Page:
Olive Kitteridge by Elizabeth Strout. The group was unanimous, something quite unusual, in their praise for this book of short stories. Our agreement however did not prevent a spirited discussion of this woman who throughout the book made you laugh and cry.
The majority of the stories are set in the small town in Maine where Olive Kitteridge has spent her life as a child, wife, mother, teacher and retiree, the characters in this small town are the mirror through which we the reader see Olive.
Olive, who at the end of the novel you feel you know and would recognise if you met her on the street, is beautifully drawn; Strout’s language is evocative of place and time. Certain details of events are revealed and others left to the reader’s imagination. The observations of human behaviour are extremely perceptive; you can feel the guilt, pain and longing of the various characters in the short stories.
The relationship between Olive and her husband is fascinating, you see the devotion of the couple, but there is the feeling there is a lack of physical intimacy and joy in the relationship. Olive’s jealousy of Henry’s employee is something that makes you squirm with embarrassment for Henry. To think, that his wife would do such a thing!
You realise toward the end that Olive is devoted to Henry, you wonder did he ever know this or whether he remained in the relationship for the child, reputation or any of the other reasons that hold people together.
Olive and Henry adore their only child and Olive tries to do what is best for him, or is it what is best for her? His perception of his mother is quite at odds with her view of herself. Olive’s relationships with her daughters in law are a good insight into human nature. Olive dislikes the organised, articulate and educated first wife, who is possible like her, but she has softer feelings for the disorganised easy going second wife who is her complete opposite.
The observations made on human nature are very perceptive, the scene centring on the dress Olive made for her sons wedding, made me cringe in embarrassment for her. Strout also has the ability to remind you of yourself at a particular time, and to remind you that you may at times have been cruel, thoughtless or unkind to others. Olive’s panic at the airport is I am sure something we have all felt travelling, you could see the sweat and feel the fear.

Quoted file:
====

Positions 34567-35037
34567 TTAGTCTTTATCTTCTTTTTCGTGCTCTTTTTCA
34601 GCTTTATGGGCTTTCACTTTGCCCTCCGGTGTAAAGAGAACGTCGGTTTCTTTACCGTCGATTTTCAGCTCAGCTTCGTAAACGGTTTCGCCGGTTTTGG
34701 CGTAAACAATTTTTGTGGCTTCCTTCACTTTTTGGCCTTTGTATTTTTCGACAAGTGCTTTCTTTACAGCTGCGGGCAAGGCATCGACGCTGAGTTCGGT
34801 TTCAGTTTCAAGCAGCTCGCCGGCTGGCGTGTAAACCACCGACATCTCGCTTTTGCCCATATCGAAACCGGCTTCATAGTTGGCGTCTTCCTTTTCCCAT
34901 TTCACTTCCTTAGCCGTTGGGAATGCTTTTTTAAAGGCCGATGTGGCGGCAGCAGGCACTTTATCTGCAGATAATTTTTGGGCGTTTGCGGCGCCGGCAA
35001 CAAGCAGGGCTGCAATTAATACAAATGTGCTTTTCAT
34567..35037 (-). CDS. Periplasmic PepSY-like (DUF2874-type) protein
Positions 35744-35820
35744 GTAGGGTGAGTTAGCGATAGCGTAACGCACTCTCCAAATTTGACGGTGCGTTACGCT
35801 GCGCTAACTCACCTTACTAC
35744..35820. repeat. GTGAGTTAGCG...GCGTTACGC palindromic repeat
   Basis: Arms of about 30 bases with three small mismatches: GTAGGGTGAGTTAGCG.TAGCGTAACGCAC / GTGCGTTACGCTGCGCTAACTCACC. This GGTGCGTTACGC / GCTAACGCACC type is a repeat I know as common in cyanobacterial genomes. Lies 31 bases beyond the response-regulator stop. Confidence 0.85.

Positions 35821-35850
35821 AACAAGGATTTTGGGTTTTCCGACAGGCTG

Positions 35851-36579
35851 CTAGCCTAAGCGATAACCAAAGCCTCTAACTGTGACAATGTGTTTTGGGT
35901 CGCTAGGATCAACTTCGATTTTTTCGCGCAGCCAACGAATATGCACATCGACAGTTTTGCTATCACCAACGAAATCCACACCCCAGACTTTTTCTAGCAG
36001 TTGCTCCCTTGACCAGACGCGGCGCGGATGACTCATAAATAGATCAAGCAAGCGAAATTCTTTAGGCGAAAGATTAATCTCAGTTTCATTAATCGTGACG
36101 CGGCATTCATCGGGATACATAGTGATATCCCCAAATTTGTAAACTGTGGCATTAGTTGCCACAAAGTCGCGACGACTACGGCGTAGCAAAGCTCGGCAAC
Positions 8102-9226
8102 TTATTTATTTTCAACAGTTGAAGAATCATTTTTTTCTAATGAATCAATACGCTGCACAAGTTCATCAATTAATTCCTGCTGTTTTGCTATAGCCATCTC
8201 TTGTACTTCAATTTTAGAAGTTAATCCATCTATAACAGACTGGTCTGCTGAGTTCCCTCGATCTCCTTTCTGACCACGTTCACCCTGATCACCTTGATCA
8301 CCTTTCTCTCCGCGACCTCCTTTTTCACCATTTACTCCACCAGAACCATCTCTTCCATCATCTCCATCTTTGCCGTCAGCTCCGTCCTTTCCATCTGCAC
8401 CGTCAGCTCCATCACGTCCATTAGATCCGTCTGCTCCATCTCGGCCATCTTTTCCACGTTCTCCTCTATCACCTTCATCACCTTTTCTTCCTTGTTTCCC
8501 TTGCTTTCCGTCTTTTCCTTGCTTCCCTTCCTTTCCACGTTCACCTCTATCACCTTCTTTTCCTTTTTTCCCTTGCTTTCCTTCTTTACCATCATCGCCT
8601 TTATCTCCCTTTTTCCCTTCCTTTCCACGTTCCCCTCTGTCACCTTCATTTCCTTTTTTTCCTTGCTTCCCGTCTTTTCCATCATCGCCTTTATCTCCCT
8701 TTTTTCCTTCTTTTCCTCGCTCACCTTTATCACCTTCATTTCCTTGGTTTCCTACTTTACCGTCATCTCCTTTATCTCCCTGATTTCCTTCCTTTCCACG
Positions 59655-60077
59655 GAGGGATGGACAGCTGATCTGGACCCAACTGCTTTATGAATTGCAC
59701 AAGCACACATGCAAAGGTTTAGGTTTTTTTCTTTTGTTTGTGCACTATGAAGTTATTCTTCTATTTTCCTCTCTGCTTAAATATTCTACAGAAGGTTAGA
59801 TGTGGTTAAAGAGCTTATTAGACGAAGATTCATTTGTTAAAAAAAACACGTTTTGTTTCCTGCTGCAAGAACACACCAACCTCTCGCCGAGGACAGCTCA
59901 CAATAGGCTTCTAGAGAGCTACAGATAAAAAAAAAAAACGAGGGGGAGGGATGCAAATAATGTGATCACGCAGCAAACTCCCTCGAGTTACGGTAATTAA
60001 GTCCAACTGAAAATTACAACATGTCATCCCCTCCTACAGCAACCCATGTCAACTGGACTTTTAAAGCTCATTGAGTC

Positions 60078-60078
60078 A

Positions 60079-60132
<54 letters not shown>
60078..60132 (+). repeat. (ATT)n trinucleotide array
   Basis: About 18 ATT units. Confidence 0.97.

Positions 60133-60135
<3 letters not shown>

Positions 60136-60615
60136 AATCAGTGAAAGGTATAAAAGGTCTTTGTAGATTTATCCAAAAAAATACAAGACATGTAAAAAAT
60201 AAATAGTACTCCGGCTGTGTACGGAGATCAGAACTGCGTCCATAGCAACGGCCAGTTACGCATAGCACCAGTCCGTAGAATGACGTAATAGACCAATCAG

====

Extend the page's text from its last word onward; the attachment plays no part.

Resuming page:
Olive is practical and resourceful, willing to help others and go out of her way to help people in need, but she is unable or unwilling to express and demonstrate her feelings, other than in practical ways, she has great difficulty expressing her love for her family and her community. She built her son a house but was unable to tell him how much she loved him.
The characters in each story are beautifully written, you feel them and their pain and joy, you understand their place in this community and their relationship with Olive, even though Olive may have no perception of her impact on others or the value of her relationships with others.
The end redeems Olive, she discovers she needs people and people need her.
The cover, always an important part of any book club discussion, in no way reflects the novel, it is really quite odd, perhaps this support the old adage don’t judge a book by it cover.
An excellent book or short stories and a worthy winner of the Pulitzer Prize, we would have voted for it!
Review by Paddy